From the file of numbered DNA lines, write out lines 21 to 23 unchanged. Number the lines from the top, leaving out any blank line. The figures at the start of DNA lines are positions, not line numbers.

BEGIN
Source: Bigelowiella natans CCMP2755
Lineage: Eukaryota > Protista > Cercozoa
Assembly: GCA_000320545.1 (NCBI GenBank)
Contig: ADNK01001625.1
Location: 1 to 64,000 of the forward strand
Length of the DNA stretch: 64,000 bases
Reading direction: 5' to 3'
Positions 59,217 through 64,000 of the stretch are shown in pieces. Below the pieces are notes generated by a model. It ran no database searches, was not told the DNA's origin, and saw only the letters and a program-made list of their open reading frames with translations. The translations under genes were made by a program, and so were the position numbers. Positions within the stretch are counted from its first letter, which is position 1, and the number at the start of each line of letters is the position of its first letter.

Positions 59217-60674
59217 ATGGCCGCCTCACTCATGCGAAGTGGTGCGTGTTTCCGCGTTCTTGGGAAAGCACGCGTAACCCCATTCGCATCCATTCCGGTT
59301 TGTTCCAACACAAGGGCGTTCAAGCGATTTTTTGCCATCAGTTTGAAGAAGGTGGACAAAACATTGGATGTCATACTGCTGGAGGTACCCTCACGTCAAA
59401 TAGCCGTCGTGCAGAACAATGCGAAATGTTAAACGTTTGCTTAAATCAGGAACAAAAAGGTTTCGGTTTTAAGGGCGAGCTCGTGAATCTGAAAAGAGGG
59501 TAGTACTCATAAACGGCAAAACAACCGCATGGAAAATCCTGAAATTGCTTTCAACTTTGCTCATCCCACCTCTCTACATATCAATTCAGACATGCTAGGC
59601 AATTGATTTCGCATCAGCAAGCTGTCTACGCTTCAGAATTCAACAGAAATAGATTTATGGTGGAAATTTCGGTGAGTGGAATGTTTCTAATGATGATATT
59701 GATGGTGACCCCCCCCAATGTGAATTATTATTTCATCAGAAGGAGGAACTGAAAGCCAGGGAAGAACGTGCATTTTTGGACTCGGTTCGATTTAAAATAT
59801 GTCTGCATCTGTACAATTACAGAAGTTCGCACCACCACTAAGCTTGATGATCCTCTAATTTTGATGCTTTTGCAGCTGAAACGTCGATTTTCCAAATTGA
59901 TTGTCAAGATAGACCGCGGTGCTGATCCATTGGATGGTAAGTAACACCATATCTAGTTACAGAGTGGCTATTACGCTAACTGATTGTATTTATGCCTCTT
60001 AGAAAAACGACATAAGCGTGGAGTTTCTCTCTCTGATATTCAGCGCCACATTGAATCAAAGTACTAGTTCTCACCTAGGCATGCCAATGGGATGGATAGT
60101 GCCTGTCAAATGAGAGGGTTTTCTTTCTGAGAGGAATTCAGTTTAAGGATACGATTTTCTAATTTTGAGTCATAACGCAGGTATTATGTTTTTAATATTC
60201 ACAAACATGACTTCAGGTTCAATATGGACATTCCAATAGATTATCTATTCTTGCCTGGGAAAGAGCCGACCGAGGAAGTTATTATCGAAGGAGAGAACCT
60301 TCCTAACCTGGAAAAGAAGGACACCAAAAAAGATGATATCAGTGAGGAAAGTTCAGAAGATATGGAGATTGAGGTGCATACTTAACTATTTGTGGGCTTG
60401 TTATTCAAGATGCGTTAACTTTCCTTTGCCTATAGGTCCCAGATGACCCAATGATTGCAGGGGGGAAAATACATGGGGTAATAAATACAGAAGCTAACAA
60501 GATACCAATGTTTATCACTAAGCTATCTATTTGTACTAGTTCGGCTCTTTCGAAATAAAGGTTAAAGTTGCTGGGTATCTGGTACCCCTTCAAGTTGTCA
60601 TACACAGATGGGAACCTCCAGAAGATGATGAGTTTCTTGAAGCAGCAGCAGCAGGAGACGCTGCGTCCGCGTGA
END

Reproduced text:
60301 TCCTAACCTGGAAAAGAAGGACACCAAAAAAGATGATATCAGTGAGGAAAGTTCAGAAGATATGGAGATTGAGGTGCATACTTAACTATTTGTGGGCTTG
60401 TTATTCAAGATGCGTTAACTTTCCTTTGCCTATAGGTCCCAGATGACCCAATGATTGCAGGGGGGAAAATACATGGGGTAATAAATACAGAAGCTAACAA
60501 GATACCAATGTTTATCACTAAGCTATCTATTTGTACTAGTTCGGCTCTTTCGAAATAAAGGTTAAAGTTGCTGGGTATCTGGTACCCCTTCAAGTTGTCA